Tuesday, August 01, 2006
Well it’s that time of year, the annual studio sweep; gotta do it a little earlier this year. One because it’s getting difficult to find anything.. two because my son is visiting in September and three because the new school semester starts in September and most of all because I have to get my year of the dog postcards printed so I can return Carol’s etching press to her.; which will make room for the fall semester’s class projects (though it would be nice to have a press for my next class it’s not necessary).
I’m kind of excited about organizing my studio this year. I actually spent some $$$ on storage tools, I say tools because they do more than simply house stuff. I found some neat gadgets at a crafter’s chain store (Michael’s) that promise to be really handy.
One of the items is a rolling kitchen cart with 3 baskets on drawer glides. I like this because I can put project stuff in it and roll it around from studio to kitchen sink to proofing press to the deck to the couch to home office and back into the studio. I’ll use this for projects in progress, the cart has a table top to work on, and the drawers will be nice to organize project materials and tools right at hand, no matter what room I’m working in. I actually bought this item at Target, pretty reasonably priced too.
The coolest item from Michaels is a Paper Tote. Man is this awesome! It’s made for scrapbookers but it can be used for any craft or art that is paper based. It is this compact little suitcase on wheels that closed is about 20 x 19 x 15”. But when you open it the amazing thing is that it pops up to bout (my) waist high and there you will see the how handy it is when you see the large shelves for storing paper and a top shelf that doubles as a table top. For next semester I’m going to use to house decorative papers for class. But left open it could be used to dry prints!
The other item I purchased is another wheeled tote that is about the same size as the above item. It has all these amazing attachments that Velcro into the thing that store supplies, little pouches, brush/pencil/cutting tool organizers and a multitude of pockets with more removable pouches Velcroed into every nook, cranny and pocket in the thing. This is great for storing stuff and having it not rattle and mingle all over the place during travel. Honestly I had to get two, one for my woodblock carving and bookarts tools and the other for my plein air painting and drawing tools (the one for drawing has vertical pocket that will be handy for separating small wet paintings). The wheels and telescoping handle are sturdy enough that I can bungie my stool and field easal to it then roll all in one into rough terrain. Gasp! Now I have no excuse for not painting outdoors…oh yeah--wait a minute--who has time with a full time day job and masters studies…whew I have a reasonable excuse.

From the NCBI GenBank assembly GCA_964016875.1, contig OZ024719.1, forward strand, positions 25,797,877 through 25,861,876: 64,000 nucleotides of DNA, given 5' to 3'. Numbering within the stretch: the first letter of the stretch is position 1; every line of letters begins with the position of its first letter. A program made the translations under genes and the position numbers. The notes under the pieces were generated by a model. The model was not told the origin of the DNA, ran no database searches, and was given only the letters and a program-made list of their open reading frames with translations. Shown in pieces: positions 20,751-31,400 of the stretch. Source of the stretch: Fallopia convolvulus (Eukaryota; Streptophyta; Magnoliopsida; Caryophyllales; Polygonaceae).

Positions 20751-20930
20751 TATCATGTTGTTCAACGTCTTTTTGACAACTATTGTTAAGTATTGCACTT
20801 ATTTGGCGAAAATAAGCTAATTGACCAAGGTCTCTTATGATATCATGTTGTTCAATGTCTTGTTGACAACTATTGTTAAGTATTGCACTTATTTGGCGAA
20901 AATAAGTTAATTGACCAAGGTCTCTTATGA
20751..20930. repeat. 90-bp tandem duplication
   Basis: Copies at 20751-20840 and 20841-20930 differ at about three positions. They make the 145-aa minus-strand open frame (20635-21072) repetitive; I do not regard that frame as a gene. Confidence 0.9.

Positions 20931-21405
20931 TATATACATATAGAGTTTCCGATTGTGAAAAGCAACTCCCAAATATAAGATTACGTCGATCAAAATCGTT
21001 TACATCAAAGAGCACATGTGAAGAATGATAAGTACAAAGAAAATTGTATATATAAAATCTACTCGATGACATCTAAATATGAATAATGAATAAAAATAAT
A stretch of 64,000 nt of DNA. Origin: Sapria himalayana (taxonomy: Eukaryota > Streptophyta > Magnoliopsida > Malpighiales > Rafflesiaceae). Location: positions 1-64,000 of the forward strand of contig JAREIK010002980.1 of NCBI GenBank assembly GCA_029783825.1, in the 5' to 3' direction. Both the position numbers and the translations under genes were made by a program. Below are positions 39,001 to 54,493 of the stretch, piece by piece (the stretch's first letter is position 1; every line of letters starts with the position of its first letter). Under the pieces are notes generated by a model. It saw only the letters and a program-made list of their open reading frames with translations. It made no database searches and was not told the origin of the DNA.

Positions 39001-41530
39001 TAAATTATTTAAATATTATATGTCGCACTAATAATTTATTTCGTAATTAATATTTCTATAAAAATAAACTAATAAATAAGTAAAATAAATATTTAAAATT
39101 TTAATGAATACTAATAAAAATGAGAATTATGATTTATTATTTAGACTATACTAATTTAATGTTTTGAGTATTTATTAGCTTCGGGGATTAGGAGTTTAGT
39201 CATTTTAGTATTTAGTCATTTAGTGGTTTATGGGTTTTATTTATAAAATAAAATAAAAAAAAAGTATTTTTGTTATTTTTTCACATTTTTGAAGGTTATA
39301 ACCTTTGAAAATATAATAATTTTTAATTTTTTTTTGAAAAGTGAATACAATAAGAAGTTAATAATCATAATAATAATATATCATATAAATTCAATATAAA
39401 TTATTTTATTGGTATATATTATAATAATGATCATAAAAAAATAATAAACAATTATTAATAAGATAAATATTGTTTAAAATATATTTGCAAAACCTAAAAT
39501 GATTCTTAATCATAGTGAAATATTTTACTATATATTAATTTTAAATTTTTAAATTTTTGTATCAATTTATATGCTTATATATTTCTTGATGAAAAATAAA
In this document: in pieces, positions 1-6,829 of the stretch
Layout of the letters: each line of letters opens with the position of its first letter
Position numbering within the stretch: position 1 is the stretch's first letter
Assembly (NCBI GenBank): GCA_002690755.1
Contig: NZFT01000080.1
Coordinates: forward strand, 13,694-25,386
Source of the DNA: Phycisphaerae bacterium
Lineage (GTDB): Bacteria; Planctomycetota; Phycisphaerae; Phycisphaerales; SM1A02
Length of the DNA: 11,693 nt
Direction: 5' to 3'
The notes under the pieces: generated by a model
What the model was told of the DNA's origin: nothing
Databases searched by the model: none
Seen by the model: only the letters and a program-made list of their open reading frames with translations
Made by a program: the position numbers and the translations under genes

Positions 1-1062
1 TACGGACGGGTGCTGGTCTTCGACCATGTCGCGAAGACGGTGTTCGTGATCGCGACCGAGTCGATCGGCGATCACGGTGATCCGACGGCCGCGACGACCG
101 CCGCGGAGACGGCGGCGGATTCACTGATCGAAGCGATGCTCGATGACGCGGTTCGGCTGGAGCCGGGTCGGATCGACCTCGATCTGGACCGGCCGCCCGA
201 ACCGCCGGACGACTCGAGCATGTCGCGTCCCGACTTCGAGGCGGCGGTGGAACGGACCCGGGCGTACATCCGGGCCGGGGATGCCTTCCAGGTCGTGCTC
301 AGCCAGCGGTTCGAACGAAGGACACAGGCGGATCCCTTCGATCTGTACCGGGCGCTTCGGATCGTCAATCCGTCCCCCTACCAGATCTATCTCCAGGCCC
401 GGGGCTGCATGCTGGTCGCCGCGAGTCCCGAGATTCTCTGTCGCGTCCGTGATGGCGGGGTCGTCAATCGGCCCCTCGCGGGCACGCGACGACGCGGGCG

Well enough typing for today; I’ve real work to do…I’ll be back when I think I might have something to say. PPC
Wednesday, July 26, 2006
So I've finally done it, I've joined the blogging bandwagon. I think it's a great idea for an artist's journal and I can refer back to it from time time when the muse is on vacation.
Today, just to get started, I've posted one of my artworks. It's a reduction woodcut done in 5 stages. The paper size is about 22" x 30" which is a full sheet of Rives BFK there is a deckled edge all around. The image is about 20 x 20" and is printed at the top of the sheet.
The muse for this woodcut came from an 18 x 24" drip painting that was cut up into 1 x 2" and 2 x 2" peices. This is a blow up of one of the 2 x 2" bits. I scanned the little peice, printed it out really big, transfered it to a sheet of baltic birch plywood then started carving. The transfered image was only a roadmap, I took many side journeys in the carving of this peice and as usual, the cutmarks are an integral part of the final image. I've been working in this manner off and on, cutting up splatters and making abstract paintings or prints from them. And so, since most of these studies are mostly created by the universe, I refer to this method as " My Zen Series."
I'll tune back in soon, hopefully this journal will improve with time and blogging experience...PPC